Wounds inflicted in childhood tend to take the longest time to heal. Perhaps that’s why Andrew Gold’s “Lonely Boy” struck such a chord, reaching the Top Ten in the U.S. back in 1977. Forty years later, there’s something about the turbo-charged melancholy of the song that still makes it a favorite of soundtrack-makers everywhere. (The stunning use of it by Paul Thomas Anderson in Boogie Nights alone puts it in the movie song Hall of Fame.)
For Gold, who made his bones as a key component of Linda Ronstadt’s band throughout her 70’s string of successes before becoming a solo artist, the song that became his biggest hit didn’t take too long to write and only took its form because he couldn’t be bothered to work on it longer. “So it took about four hours,” Gold told interviewer Mike James. “It was gonna be a real long song, because back then that’s what people were doing a lot. They would cut it down for radio. But I got bored after the third verse.”
Gold’s story of sibling rivalry certainly wouldn’t have made as much impact without the dynamic music that surrounded it. Many of his cohorts from Ronstadt’s band were along for the recording, while West Coast studio legend Waddy Wachtel played lead guitar and added the solo that tears through the middle section of the song. Gold himself played the syncopated piano part that pulls you back in every time it appears.
As for the story, much has been made of the fact that the timeline (boy born in ’51, sister born in ’53) matches Gold’s biographical details. He showed a bit of regret for the fact in an interview with Spencer Leigh. “Maybe it was a mistake to do that but I simply put in those details because it was convenient,” Gold said. “I hadn’t been a lonely boy at all – I’d had a very happy childhood.”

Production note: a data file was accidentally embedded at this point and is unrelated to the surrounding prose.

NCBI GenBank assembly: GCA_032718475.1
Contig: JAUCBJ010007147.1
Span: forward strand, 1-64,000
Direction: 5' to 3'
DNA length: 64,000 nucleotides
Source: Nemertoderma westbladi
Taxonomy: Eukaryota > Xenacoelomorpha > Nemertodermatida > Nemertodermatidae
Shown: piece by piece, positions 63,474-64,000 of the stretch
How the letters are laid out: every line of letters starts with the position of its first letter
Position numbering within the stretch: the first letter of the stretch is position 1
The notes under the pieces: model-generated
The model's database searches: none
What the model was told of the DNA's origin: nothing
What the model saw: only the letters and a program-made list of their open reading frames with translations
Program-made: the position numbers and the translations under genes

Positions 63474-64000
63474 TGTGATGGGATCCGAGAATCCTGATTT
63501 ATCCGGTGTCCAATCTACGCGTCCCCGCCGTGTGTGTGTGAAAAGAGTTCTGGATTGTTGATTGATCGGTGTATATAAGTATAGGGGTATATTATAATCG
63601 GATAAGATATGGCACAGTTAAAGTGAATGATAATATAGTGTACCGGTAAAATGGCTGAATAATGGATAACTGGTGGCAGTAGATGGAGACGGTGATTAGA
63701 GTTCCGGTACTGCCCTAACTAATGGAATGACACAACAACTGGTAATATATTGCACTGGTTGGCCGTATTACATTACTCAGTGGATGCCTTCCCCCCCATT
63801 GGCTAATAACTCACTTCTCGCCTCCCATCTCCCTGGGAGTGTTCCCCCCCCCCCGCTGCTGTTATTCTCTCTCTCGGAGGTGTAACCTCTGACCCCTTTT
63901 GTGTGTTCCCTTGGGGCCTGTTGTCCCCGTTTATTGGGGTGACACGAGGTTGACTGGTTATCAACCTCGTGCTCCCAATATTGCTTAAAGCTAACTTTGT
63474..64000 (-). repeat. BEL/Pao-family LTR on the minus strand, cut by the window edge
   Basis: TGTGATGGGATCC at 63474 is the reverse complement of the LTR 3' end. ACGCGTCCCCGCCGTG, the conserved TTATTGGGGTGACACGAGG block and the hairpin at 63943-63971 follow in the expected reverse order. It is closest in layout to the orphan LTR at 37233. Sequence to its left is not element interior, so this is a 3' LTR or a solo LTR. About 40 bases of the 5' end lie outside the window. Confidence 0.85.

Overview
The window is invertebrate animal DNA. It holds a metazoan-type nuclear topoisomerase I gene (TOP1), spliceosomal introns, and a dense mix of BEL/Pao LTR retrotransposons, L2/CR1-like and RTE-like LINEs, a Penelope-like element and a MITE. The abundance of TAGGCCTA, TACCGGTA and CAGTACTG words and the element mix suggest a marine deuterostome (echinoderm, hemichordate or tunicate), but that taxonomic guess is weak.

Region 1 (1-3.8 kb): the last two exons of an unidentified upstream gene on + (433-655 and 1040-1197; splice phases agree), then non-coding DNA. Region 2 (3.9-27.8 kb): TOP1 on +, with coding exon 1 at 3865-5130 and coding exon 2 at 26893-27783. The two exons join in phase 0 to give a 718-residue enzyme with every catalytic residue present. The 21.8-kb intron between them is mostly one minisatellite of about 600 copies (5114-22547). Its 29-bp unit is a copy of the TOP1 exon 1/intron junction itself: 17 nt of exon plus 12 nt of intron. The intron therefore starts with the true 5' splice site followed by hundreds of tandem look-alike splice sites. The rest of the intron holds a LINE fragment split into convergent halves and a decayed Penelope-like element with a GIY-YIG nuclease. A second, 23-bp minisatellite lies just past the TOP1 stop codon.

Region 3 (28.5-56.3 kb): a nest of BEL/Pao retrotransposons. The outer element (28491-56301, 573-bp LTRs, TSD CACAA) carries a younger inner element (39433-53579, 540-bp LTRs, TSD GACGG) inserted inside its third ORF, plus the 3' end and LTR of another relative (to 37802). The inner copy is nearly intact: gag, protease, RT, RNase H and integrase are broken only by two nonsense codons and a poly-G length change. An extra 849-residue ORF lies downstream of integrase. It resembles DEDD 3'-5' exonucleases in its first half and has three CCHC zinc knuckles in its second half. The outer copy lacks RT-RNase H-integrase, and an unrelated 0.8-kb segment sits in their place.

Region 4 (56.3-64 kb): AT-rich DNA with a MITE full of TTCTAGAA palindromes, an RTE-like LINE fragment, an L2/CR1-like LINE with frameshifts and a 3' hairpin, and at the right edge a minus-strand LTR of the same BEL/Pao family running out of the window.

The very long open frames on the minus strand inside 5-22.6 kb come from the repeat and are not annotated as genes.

In any case, the symmetry and inevitability of the tale of the “Lonely Boy” can’t help but break your heart. His parents have the best intentions when he is born: “We’ll teach him what we learned, ah yes, just what we learned.” Just two years later, however, they tell a different story when a sister is born: “We must attend to her needs/She’s so much younger than you.” Needless to say, that’s information that a two-year-old kid has a hard time processing: “Well he ran down the hall and he cried/Oh how could his parents have lied?”
After the galloping bridge, Gold takes his back to the story, only much later down the road. It’s now 1969, and there’s a symbolic edge to the fact that the boy, born in a summer of endless possibilities, leaves home in a winter of discontent. “And he hoped to find all the love he had lost in that earlier time,” Gold sings. The circle is completed by the reference to his sister, the former golden child, now married and producing a son of her own. Left unsaid is the possibility that she might do the same damage to this boy that was once done to her brother.
Gold’s career may never have reached the commercial heights of “Lonely Boy” again, but he stayed ubiquitous on the scene as an artist and as a collaborator with many top artists until his sudden death in 2011 at the age of 59. But his biggest hit remains remarkable, potent music attached to a striking story about how initial emotional experiences can shape an entire life.